• The National Freedom of Information Coalition is inducting four state open government champions into their Hall of Fame. "Four “Heroes of the 50 States” — representing California, Georgia, South Dakota and Texas — will be inducted into the National Freedom of Information Coalition’s Open Government Hall of Fame for 2019. The inductees have backgrounds in journalism, local government, law and academia…The State Open Government Hall of Fame began in 2003, and since that time, inductees from 14 states have been honored for their dedication to protecting citizens’ rights. Click here to learn more about past 'Heroes of the 50 States.'" (NFOIC)

washington watch

This graph shows spending trends among powerful outside political spending groups. Credit: The Center for Responsive Politics.
  • Dark money groups live and die by the whims of their megadonors. "What goes up must come down. A fact in physics is sometimes also true with outside spending groups. As super PACs and “dark money” nonprofits are often so reliant on contributions from a handful of wealthy individuals, a powerful group can lose influence quickly if a single donor decides to jump ship. For example, American Unity PAC, which works to elect pro-LGBT Republicans, saw its independent expenditures fall from $4.8 million in 2014 to $930,667 in 2018 as the group’s revenue dropped to an all-time low since its founding in 2012." (Open Secrets)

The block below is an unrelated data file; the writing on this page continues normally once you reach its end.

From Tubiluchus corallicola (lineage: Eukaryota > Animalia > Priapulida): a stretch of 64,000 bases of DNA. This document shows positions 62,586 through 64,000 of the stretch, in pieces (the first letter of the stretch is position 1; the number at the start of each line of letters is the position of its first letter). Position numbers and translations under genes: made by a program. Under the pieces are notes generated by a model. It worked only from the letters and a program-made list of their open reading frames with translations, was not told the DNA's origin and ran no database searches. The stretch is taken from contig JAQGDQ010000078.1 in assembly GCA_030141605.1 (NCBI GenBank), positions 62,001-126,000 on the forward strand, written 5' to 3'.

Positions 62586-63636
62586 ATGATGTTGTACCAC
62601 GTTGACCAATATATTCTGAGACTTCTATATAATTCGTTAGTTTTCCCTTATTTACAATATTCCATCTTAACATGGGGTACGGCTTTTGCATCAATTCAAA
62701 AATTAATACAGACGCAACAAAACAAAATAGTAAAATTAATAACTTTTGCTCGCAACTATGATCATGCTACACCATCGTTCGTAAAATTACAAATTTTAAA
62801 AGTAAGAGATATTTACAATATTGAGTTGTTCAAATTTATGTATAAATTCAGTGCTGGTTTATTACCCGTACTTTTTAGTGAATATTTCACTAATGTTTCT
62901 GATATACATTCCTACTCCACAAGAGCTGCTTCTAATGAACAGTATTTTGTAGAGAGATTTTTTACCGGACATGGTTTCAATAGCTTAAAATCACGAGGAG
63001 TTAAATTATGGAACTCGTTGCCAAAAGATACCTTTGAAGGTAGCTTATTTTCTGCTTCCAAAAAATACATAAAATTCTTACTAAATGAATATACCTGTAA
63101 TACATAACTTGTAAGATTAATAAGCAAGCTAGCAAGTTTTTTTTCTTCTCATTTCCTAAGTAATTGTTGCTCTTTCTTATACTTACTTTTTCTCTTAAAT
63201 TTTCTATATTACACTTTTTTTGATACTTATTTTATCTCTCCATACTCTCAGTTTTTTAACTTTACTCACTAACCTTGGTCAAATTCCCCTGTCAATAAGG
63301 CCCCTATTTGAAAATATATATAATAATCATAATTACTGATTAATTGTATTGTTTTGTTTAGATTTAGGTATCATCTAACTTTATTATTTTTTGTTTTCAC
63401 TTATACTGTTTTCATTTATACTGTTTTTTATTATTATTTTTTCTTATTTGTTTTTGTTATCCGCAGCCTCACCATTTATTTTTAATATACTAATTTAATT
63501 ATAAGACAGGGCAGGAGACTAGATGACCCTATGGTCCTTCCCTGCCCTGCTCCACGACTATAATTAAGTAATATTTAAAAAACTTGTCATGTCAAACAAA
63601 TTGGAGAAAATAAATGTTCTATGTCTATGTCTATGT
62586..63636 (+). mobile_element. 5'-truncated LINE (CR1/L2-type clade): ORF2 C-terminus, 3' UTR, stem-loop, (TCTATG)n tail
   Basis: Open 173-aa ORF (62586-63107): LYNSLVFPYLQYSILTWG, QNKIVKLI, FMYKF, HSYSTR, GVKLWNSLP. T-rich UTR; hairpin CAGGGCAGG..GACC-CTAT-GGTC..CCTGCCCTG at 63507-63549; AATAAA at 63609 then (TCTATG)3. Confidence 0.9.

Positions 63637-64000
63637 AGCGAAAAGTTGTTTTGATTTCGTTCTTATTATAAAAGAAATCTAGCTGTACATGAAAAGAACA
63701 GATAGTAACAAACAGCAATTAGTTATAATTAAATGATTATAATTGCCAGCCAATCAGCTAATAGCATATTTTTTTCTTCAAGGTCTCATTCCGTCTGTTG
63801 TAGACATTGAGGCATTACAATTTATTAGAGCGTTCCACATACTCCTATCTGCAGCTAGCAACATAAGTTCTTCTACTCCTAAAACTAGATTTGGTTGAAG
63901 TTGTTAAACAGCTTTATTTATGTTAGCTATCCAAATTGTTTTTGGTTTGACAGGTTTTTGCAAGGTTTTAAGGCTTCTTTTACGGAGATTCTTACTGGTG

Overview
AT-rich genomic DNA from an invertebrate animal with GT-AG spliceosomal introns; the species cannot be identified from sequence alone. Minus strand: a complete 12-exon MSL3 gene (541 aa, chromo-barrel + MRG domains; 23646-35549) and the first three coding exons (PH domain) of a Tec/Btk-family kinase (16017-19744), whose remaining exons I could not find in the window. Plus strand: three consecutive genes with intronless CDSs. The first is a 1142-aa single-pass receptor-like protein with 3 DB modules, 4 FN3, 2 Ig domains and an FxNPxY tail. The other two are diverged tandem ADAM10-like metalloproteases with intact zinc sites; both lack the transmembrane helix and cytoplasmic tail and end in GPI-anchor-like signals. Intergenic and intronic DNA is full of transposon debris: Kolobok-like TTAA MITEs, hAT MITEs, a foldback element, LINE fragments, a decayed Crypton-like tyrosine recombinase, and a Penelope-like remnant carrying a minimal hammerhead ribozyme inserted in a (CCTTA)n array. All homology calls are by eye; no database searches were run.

• Senate subcommittee questions FAA oversight of plane certification amid scrutiny of industry influence. "The first of what will likely be many congressional hearings into two catastrophic overseas crashes of Boeing’s new 737 Max jets began Wednesday with senators focusing on how federal safety regulators delegate work to the manufacturers they oversee and how they react after accidents happen…Boeing spent more than $70 million on lobbying since 2015, and it is also a contributor to the campaigns of members of the committees that regulate it, according to data compiled by the Center for Responsive Politics." (Roll Call)
  • Senate Democrats unveil their companion to sweeping ethics and election reform bill passed by the House. "Responding to action in the House, Senate Democrats unveiled their own version of a sweeping election and ethics reform bill Wednesday — one that Senate Majority Leader Mitch McConnell has vowed never to bring to a vote." (Washington Post)